Modeling the risk of radiation-induced acute esophagitis for combined Washington University and RTOG trial 93-11 lung cancer patients

Ellen X. Huang, Jeffrey D. Bradley, Issam El Naqa, Andrew J. Hope, Patricia E. Lindsay, Walter R. Bosch, John W. Matthews, William T. Sause, Mary V. Graham, Joseph O. Deasy

Research output: Contribution to journalArticlepeer-review

40 Scopus citations

Abstract

Purpose: To construct a maximally predictive model of the risk of severe acute esophagitis (AE) for patients who receive definitive radiation therapy (RT) for non-small-cell lung cancer. Methods and Materials: The dataset includes Washington University and RTOG 93-11 clinical trial data (events/patients: 120/374, WUSTL = 101/237, RTOG9311 = 19/137). Statistical model building was performed based on dosimetric and clinical parameters (patient age, sex, weight loss, pretreatment chemotherapy, concurrent chemotherapy, fraction size). A wide range of dose-volume parameters were extracted from dearchived treatment plans, including Dx, Vx, MOHx (mean of hottest x% volume), MOCx (mean of coldest x% volume), and gEUD (generalized equivalent uniform dose) values. Results: The most significant single parameters for predicting acute esophagitis (RTOG Grade 2 or greater) were MOH85, mean esophagus dose (MED), and V30. A superior-inferior weighted dose-center position was derived but not found to be significant. Fraction size was found to be significant on univariate logistic analysis (Spearman R = 0.421, p < 0.00001) but not multivariate logistic modeling. Cross-validation model building was used to determine that an optimal model size needed only two parameters (MOH85 and concurrent chemotherapy, robustly selected on bootstrap model-rebuilding). Mean esophagus dose (MED) is preferred instead of MOH85, as it gives nearly the same statistical performance and is easier to compute. AE risk is given as a logistic function of (0.0688 * MED+1.50 * ConChemo-3.13), where MED is in Gy and ConChemo is either 1 (yes) if concurrent chemotherapy was given, or 0 (no). This model correlates to the observed risk of AE with a Spearman coefficient of 0.629 (p < 0.000001). Conclusions: Multivariate statistical model building with cross-validation suggests that a two-variable logistic model based on mean dose and the use of concurrent chemotherapy robustly predicts acute esophagitis risk in combined-data WUSTL and RTOG 93-11 trial datasets.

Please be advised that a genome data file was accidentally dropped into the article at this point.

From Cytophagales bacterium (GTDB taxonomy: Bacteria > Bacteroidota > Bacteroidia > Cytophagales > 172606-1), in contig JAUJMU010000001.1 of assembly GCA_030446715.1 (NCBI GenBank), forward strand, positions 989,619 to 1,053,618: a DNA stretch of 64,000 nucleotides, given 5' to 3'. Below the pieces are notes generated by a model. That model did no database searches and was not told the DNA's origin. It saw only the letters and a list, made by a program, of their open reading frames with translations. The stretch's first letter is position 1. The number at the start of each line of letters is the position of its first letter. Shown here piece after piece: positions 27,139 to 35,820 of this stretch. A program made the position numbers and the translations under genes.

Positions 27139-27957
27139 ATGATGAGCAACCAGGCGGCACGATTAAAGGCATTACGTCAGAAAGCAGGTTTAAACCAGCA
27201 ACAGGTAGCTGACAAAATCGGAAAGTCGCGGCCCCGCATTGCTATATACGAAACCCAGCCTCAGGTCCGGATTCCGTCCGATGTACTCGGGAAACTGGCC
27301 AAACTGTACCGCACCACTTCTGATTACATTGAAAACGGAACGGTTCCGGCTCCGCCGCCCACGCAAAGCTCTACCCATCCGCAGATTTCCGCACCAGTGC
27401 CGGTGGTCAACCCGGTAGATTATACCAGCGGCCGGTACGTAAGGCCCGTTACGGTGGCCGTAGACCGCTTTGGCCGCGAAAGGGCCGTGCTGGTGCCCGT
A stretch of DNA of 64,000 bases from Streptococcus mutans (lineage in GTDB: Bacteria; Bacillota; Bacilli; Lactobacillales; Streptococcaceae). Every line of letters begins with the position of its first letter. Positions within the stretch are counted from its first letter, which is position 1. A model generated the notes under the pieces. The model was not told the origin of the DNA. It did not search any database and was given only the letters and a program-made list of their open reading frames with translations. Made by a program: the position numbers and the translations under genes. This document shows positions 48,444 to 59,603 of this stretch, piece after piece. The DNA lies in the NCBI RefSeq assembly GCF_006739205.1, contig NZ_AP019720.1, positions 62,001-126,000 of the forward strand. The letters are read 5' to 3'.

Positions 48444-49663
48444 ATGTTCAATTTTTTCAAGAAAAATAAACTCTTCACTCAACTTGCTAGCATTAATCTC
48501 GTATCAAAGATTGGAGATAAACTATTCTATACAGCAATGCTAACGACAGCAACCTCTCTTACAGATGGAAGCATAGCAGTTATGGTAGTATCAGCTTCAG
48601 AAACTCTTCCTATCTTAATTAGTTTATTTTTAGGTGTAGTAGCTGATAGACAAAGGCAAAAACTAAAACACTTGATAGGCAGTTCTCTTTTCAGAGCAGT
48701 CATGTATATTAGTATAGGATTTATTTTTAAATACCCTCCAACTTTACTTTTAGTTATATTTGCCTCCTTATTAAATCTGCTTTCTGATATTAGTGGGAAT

Original languageEnglish
Pages (from-to)1674-1679
Number of pages6
JournalInternational Journal of Radiation Oncology Biology Physics
Volume82
Issue number5
DOIs
StatePublished - Apr 1 2012

Keywords

  • Acute esophagitis
  • Lung cancer
  • NTCP
  • Radiotherapy

Fingerprint

Dive into the research topics of 'Modeling the risk of radiation-induced acute esophagitis for combined Washington University and RTOG trial 93-11 lung cancer patients'. Together they form a unique fingerprint.

Cite this